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On the 20th anniversary of Jo Spences’ death this exhibition offers an opportunity to experience the feminist photographer’s practice first hand.
Jo Spence (1934–92) emerged as a key figure in the mid 1970s from the British photographic left, crucial in debates on photography and the critique of representation. Her work engaged with a range of photographic genres, from documentary to photo therapy, and responded to the prioritisation from the late 1970s onwards of lens-based media in art-critical discourse.
Rough edged, recycled, personal — in essence positively amateur, Spence’s work stands in direct opposition to numerous artistic givens. She proposed process over object, collaboration and collectivity over heroic authorship and, above all, generosity (to self and other) over the pursuit of any singular creative ambition. While adroit with its arguments, she swerved the academic theorisation of photography, preferring an experimental and biographical exploration of ideas. This resulted in a richly didactic yet highly idiosyncratic output, one that is playful, silly even at times, while also being capable of delivering images of excoriating intensity.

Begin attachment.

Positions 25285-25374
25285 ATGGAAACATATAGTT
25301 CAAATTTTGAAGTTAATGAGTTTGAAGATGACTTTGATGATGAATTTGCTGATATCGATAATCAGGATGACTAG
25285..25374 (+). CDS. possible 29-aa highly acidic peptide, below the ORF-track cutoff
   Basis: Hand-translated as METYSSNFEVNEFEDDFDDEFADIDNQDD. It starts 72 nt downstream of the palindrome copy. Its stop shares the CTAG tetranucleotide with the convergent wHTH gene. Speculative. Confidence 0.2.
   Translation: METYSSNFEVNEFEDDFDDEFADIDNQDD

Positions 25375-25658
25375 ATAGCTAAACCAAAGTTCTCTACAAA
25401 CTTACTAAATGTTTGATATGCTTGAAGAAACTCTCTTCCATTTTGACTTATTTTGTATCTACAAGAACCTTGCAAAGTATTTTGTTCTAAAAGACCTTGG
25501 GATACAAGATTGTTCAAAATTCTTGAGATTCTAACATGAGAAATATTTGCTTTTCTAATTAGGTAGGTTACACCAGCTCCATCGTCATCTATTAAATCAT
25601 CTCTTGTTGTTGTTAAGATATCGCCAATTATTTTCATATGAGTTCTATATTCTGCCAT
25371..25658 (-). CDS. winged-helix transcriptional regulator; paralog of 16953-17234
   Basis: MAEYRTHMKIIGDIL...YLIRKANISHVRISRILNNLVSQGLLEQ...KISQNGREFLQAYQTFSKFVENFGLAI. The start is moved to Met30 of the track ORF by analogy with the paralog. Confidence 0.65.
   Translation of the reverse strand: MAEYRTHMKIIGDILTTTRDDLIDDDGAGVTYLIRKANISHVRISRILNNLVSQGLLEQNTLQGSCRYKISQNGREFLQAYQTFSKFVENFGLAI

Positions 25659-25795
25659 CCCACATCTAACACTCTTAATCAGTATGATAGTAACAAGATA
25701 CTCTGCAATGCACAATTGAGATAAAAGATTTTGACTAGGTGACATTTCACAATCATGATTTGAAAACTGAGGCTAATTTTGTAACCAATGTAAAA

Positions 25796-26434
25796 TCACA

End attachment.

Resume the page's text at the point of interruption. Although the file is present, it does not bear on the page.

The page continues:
Spence held the firm belief that photography has an empowering capacity when applied to complex issues of class, power, gender, health and the body. From this perspective she rallied against all forms of hegemony, dominance and control. Her critical concerns, be they with the idea of naturalism in the documentary image or protocols within the National Health Service, became the primary productive principal for her output, drawing her into action — variably as an artist, writer, activist, community leader, adult educator and patient.
Work (Part I) (1970-1982)
Space, 129—131 Mare Street, London E8 3RH
1 June – 15 July 2012
Preview: Thursday 31 May 2012, 6 – 9pm
Work (Part II) (1982-1992)
Studio Voltaire, 1a Nelson Row, London SW4 7JR
12 June – 11 August 2012
Wednesday – Saturday, 12 – 6pm
Preview: Monday 11 June 2012, 6.30 – 8.30pm